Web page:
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Author Topic: I need to ship a Kenwood TL-922A about a 1k miles  (Read 6237 times)

Posts: 169

« on: December 27, 2007, 03:37:01 PM »

I need to ship a Kenwood TL-922A about 1k miles here to Fl. by UPS and need to get it here undamaged.  The questions are;

Must the tubes (3-500z x 2) be removed and sent in a separate package double boxed or are they secure enough inside the Kenwood TL-922A to make the trip undamaged?

Any other suggestions would be greatly appreciated!

Thanks for your replies

Posts: 2358

« Reply #1 on: December 27, 2007, 03:53:30 PM »

Well i Shipped and bought a few amps in my days. i  only had one survive. and that gentle man had packed the inside of the amp with so much styro foam packing it had  no possible way for the tubes to move break extra. although he super over packed the whole deal.

other then that i never had an tube survive being shipped in a amp. Ny advice remove the tubes and pack them very very carefully and ship seprate from the amp.  my best advice is package each tube in it's own box  and pack it as if it was the last tube on earth.

As far as the Amp besure you keep it in a upright posistion. so transformer will not break loose or  some other tragic thing. double box your amp. and use sturdy packing stuffing.  my role a thumb here is wad up the packing and sit on it. if it pops or flatens out then it is to whimpy.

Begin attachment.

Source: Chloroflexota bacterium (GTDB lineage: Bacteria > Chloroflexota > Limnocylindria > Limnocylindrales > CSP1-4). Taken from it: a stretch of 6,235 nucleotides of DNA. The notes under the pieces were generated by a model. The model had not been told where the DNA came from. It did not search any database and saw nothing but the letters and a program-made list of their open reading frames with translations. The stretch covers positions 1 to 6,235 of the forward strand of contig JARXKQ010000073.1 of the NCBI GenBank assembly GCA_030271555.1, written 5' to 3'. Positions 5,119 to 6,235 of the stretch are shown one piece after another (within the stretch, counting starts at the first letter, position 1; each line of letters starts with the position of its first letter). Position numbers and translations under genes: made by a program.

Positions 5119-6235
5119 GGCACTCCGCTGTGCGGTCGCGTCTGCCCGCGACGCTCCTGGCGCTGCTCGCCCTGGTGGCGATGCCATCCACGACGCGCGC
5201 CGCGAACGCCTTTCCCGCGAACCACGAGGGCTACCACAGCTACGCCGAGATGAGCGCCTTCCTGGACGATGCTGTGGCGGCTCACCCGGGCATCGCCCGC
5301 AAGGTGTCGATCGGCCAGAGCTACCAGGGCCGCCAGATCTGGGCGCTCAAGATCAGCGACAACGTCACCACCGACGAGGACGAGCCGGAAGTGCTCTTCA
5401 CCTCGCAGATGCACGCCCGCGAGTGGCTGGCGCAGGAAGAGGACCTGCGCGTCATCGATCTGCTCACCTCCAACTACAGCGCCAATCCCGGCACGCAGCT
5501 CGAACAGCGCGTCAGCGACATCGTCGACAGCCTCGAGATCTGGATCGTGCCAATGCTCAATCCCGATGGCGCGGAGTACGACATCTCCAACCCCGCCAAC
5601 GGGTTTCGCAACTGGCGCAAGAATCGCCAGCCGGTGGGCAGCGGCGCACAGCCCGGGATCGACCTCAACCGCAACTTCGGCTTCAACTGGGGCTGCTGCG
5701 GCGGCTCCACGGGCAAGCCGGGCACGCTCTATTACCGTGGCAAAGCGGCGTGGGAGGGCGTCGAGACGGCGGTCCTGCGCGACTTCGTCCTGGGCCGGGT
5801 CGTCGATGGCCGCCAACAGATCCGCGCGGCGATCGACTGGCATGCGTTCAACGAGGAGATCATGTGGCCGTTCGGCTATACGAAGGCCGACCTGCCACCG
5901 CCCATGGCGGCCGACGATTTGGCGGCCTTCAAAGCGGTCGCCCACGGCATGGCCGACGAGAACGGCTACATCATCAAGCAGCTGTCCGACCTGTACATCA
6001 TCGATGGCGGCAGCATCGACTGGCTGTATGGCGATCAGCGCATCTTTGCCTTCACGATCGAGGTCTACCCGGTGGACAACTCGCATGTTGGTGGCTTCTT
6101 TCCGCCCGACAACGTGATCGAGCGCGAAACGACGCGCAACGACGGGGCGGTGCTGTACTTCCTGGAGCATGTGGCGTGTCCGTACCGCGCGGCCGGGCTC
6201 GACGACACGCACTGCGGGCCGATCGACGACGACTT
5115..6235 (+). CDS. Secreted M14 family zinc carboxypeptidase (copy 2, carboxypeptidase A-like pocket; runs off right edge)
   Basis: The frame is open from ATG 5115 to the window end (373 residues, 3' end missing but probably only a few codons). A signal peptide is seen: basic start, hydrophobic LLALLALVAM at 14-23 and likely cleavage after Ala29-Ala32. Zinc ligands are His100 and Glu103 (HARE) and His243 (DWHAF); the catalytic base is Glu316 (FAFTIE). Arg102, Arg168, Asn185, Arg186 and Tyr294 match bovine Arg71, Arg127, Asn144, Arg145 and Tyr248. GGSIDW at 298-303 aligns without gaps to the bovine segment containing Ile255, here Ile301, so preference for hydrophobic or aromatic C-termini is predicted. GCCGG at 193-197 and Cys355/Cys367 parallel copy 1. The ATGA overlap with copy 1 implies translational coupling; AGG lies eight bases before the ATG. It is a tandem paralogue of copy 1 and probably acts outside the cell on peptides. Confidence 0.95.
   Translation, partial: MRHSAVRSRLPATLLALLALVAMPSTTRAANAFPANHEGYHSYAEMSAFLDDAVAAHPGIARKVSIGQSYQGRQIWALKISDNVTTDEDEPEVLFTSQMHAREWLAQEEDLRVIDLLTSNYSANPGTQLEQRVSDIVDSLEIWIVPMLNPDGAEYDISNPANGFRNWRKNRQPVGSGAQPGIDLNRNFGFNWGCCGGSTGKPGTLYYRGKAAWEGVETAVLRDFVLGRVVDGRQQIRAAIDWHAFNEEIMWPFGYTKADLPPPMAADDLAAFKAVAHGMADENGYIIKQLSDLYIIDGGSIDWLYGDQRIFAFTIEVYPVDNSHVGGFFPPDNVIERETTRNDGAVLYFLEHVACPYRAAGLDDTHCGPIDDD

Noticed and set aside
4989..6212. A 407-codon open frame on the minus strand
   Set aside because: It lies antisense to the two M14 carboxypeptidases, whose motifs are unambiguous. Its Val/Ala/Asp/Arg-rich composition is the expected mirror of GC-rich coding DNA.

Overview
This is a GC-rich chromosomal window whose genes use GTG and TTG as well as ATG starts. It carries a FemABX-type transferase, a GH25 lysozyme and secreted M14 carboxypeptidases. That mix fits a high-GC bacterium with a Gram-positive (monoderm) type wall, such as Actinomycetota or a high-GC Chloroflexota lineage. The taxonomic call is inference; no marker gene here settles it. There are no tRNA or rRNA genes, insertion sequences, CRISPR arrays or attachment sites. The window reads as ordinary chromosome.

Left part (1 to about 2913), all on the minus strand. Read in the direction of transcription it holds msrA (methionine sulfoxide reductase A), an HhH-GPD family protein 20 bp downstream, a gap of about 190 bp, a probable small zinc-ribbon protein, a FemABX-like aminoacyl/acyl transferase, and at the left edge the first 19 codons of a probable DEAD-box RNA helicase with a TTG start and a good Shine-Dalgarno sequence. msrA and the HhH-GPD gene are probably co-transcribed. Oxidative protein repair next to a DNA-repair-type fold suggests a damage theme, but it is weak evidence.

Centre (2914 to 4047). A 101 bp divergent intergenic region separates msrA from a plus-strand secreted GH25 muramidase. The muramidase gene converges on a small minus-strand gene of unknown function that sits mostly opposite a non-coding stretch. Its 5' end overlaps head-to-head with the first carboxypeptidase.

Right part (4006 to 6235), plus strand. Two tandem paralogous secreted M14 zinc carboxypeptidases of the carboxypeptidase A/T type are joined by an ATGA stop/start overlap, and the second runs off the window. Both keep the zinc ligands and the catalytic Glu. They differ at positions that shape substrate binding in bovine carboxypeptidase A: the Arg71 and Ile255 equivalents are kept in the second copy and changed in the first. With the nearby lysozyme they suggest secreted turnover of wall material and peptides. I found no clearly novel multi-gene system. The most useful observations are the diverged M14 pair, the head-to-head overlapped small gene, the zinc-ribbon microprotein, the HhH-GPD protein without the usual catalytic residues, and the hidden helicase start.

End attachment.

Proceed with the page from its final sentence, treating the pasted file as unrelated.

Last rule is let the shipper pack it in front of you. but you stand there and watch them do it. And tell them no matter how great the say it is you want more.
get the packer to sign the receipt that they packed it and if you have digital camera take pic of the packing process.

After all that insure it for replacment cost and ship it. if some thing happens then you have all bases covered aginst the Shipping companies arguments.

i know that sounds like alot but i sadly learned that lession the hard way. and had a couple folks that was not happy dont make some ones day a bad day

Posts: 69

« Reply #2 on: December 27, 2007, 05:29:35 PM »